Jimmy Love's a self-proclaimed "white boy from New Mexico," but his tastemaking skills go beyond his ethnic or national origin. The DJ started one of San Francisco's most popular club nights -- Non Stop Bhangra -- and in the process helped bring traditional Indian folk music to the dancefloor (blended with hip-hop and reggae, among other styles). He's also a part of Surya Dub, another melting pot club night that's risen in the ranks in short order.
The next two Saturdays offer two opportunities to feel the Love, as it were ... but first, check out the passion this guy puts into his practice as a DJ in our Q&A below.
Name: Jimmy Love
Style(s) of music you spin: Bhangra, hip-hop, breaks, house, dancehall, dub, world music
For the uninitiated, what is Bhangra music and what kind of twist do you put on it for Non Stop Bhangra? Bhangra music is folk music from the northern region of India called Punjab. Traditionally known as a dance to celebrate the harvest, over the years it has become the major music played at Indian celebrations or community gatherings.
Based on a 4 on 4 beat much like most Western music, it has changed over the years by adapting to the culture in which the Punjabi culture has migrated too. As the people migrated to the UK, a massive infusion of reggae, garage and drum and bass was infused into the sound. In recent years North America has played a greater role, bringing everything from hip-hop to reggaeton into the sound.
Our twist to Non Stop Bhangra is to have the whole dish, and get to enjoy it all night long. With less of a desire to be cutting edge or underground, our overall focus is to present something to people in a way they can have a good time, and walk away feeling the energy even if they don't really know what just happened.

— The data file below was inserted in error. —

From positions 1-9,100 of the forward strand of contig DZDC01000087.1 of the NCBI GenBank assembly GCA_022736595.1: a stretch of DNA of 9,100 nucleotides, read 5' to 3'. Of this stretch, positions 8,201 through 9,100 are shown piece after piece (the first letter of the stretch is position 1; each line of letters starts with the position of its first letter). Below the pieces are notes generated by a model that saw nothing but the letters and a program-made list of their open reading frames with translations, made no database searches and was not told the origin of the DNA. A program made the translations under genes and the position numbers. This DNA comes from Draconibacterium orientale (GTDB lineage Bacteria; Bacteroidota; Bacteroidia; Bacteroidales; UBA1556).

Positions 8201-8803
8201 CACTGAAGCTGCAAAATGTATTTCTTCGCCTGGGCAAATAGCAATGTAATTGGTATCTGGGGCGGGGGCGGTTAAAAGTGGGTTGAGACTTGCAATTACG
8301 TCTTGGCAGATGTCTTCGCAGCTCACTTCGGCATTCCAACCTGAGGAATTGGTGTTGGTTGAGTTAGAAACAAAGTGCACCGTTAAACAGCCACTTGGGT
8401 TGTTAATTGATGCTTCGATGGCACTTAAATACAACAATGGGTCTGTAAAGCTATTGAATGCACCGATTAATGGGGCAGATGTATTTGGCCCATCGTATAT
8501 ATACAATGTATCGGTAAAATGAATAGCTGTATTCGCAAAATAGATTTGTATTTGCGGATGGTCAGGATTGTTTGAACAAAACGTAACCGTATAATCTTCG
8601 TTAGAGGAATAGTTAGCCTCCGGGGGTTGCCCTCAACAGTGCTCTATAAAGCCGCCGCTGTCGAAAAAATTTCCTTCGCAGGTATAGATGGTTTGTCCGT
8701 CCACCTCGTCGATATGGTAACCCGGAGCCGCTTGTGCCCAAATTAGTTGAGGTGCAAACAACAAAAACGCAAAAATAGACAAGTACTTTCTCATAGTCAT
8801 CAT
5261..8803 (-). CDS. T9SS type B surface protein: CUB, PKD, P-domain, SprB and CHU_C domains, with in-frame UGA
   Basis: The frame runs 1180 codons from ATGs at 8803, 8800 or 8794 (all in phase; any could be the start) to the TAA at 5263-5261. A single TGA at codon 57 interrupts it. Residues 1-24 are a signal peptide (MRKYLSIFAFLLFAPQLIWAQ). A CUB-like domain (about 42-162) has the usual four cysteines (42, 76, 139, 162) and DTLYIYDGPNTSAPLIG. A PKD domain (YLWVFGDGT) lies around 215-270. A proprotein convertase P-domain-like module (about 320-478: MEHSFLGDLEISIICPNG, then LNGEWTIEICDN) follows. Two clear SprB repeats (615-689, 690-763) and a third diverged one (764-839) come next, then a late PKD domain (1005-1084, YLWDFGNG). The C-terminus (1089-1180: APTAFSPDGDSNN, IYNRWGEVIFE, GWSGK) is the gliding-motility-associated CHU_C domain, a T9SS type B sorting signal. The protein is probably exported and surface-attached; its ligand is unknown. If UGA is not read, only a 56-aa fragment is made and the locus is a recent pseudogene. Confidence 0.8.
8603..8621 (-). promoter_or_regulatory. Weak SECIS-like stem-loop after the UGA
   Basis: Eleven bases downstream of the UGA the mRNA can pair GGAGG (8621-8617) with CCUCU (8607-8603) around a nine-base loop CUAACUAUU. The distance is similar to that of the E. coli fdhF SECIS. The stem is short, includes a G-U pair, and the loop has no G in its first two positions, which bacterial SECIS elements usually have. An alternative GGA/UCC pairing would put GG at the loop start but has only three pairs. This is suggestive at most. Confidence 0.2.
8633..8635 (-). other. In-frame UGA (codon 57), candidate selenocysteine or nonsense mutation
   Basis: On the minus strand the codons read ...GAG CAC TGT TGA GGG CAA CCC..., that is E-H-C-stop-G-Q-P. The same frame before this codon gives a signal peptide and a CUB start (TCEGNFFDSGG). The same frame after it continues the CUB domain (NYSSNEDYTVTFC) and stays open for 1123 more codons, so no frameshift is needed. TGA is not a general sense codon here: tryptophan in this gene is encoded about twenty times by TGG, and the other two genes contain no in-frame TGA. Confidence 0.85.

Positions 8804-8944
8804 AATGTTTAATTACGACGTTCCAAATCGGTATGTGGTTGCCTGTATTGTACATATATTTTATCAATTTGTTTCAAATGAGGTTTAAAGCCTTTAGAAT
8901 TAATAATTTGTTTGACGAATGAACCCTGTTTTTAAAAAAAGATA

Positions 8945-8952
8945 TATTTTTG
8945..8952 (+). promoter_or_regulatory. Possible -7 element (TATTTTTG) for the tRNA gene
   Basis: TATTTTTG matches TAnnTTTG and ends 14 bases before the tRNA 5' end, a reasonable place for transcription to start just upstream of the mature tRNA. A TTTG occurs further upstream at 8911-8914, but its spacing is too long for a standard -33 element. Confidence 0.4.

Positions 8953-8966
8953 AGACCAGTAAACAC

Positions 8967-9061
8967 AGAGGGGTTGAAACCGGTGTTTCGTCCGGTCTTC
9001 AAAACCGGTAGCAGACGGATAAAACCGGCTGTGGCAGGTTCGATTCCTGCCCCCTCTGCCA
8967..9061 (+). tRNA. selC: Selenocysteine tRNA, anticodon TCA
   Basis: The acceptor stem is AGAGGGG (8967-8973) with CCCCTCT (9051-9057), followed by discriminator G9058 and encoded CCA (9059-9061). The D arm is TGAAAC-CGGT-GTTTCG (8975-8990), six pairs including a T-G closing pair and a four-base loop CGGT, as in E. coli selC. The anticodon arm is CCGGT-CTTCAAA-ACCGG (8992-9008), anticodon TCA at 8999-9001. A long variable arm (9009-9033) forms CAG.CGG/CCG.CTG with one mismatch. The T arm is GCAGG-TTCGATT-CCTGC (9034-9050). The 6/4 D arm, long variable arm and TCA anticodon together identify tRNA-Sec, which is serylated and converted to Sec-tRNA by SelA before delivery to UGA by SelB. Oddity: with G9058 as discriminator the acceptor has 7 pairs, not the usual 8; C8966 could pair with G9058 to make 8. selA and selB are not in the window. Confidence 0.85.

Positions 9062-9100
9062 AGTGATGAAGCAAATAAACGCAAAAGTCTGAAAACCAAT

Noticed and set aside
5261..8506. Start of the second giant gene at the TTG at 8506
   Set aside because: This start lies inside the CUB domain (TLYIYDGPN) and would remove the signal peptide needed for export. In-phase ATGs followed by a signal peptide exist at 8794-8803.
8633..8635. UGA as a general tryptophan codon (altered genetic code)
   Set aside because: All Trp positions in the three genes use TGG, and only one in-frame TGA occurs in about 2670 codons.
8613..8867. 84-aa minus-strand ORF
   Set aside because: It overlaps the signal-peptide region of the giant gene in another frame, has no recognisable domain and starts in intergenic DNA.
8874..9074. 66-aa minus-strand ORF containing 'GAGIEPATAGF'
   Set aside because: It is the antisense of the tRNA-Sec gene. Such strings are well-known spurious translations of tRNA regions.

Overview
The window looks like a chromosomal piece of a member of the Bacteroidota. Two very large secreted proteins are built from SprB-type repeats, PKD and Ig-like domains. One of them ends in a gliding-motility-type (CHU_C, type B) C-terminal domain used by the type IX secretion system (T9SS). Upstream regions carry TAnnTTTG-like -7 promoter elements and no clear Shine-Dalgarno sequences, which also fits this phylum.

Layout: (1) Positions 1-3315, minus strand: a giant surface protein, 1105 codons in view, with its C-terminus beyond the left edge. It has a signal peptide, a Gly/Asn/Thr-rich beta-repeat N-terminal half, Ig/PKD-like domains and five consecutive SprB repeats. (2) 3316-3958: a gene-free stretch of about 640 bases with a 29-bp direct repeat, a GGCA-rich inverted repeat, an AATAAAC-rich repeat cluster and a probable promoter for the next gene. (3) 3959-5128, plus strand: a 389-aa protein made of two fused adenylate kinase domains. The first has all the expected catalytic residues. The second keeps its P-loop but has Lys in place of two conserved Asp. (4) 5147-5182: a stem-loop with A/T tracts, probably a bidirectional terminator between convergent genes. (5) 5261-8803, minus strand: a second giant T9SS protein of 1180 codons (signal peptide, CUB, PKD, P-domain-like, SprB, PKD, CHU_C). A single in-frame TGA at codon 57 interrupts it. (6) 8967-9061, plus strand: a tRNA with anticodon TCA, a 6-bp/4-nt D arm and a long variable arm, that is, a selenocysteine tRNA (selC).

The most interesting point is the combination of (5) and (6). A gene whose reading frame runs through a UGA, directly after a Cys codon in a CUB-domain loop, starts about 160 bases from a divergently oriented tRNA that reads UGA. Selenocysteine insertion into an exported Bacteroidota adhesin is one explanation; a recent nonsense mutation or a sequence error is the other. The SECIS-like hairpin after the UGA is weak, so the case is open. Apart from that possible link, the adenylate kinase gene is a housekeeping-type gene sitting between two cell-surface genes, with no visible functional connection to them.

The joy from doing an event is sharing an experience with your crowd, and what is great about NSB to me is the fact that since San Francisco is so diverse we can mix in everything from reggae to hip-hop and the crowd keeps up. When we have DJs in from other parts of the world, they just say the openness of our crowd and format covers the Bhangra spectrum.
Where did your interest in Bhangra initially come from? I initially got into Asian music when I first heard Talvin Singh and Bally Sagoo some years back, which was one part of my decision to move to San Francisco.
Bhangra music itself was more of a build, hearing tracks like "Beware of the Boys" (Punjabi MC) I was into it, but didn't really grasp the depths of the music because it was only a lifted sound and not introduced in a proper way to Americans. (Even today it's a hard style of music to track down.)
I got more into the music when I met my partner and girlfriend Vicki Virk of Dholrhythms some years later. She and her partner Suman Raj started Bhangra classes in the Bay Area, and I kept asking her where her students went to dance the moves they were learning. Since there were no places to go out and dance, I threw myself into the ring and teamed up with Dholrhythms and we threw our first Non Stop Bhangra event over four years ago.
What other elements do you add to the club night that have helped attract such a following? We really focus on community, and the crew -- which is family to me -- put all their love into the night and I think the crowd feels that authenticity. The infectious beat helps a lot, and the fact that we involve the audience and teach them about the culture and how to dance to the music, which is lacking in the vibe of most club nights. SF sometimes can ride the trends too hard, and the general person just wanting to go out and let loose gets turned off by not feeling cool enough to enjoy the music the musicheads feel is the end all.